CAIRO: The European Union has granted Egypt €609 million to be spent between 2009 and 2013, with most of the money to be spent on economic and social development projects, the government said on Monday.
Egypt’s Prime Minister Ahmed Nazif said at the signing ceremony in Cairo that an Egyptian-European partnership agreement, which came into force in 2004, had led to a surge in investment and trade with the EU.
Of the total grant, €449 million will go to help boost Egypt’s economic and social development, while a further €110 million euros will support the country’s health sector; €10 million for rural development; €20 million in support for government institutions and €20 million for a wind farm project.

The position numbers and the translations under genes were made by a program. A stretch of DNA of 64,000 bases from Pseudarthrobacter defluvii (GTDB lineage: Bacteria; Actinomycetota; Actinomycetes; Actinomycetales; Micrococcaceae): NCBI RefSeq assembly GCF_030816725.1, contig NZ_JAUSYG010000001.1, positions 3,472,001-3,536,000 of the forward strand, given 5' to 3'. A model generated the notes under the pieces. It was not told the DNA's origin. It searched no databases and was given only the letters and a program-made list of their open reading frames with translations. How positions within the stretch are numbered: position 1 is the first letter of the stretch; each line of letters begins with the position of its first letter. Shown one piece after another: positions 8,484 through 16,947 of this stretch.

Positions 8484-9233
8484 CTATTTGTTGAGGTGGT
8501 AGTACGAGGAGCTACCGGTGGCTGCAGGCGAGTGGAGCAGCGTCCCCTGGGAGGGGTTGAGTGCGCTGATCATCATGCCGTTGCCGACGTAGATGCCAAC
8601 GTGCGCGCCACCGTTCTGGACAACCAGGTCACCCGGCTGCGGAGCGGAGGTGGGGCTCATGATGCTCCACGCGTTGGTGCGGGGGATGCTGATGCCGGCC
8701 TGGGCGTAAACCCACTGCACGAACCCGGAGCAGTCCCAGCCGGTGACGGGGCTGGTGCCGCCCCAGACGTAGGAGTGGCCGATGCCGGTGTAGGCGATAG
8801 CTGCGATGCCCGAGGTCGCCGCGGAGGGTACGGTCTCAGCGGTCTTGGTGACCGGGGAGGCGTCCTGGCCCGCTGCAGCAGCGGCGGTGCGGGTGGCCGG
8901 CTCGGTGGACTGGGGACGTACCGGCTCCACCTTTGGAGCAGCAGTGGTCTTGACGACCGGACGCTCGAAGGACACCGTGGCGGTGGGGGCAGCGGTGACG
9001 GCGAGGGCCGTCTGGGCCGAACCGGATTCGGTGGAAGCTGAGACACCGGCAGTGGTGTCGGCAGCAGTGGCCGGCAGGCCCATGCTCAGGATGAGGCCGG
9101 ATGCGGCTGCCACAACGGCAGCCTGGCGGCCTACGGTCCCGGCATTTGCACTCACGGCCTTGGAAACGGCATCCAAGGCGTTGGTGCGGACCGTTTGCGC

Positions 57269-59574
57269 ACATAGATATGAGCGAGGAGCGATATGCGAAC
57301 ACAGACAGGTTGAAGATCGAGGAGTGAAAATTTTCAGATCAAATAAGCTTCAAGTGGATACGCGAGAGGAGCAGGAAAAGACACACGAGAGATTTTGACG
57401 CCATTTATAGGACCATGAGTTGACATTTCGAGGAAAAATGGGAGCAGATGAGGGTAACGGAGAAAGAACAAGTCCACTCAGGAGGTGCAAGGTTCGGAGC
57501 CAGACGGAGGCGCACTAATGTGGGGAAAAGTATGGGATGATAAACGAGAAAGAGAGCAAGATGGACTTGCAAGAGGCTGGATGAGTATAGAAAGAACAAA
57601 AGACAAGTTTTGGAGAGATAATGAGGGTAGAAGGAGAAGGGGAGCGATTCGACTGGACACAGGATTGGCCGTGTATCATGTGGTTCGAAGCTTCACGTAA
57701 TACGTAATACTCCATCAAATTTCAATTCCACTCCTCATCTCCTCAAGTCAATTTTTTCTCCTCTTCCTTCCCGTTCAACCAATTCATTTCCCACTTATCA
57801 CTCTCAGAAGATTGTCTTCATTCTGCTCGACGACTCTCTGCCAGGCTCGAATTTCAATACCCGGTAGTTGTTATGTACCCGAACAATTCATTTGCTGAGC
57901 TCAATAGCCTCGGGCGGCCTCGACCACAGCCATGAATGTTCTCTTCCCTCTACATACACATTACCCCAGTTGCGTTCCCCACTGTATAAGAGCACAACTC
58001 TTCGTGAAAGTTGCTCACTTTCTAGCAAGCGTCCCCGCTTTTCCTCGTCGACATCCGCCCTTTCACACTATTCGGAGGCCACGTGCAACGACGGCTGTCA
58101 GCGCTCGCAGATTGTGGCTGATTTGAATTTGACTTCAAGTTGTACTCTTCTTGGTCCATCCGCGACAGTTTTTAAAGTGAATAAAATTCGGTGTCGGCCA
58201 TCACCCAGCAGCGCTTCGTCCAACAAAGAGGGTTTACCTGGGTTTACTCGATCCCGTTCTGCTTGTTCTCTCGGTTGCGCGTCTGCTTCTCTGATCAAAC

Smaller amounts will be used to help alleviate poverty and improving electricity supply.
The grant agreements were signed by Egypt’s ministers of international cooperation, health, agriculture and electricity with the EU Commissioner for Enlargement and European Neighborhood Policy, Stefan Fuele.
The agreements included a memorandum of understanding "on the national indicative program (2011-2013) amounting to €449 million, aiming to support the Egyptian reform plans within the economic and social development programs," a cabinet statement said.
Egypt has said it aims to reduce the poverty rate to 15 percent of the population from 20 percent within five years. It is also seeking to boost electricity output after shortages led to blackouts in parts of the country during the summer.
The statement said the European Union has granted Egypt €2.26 billion since 1995.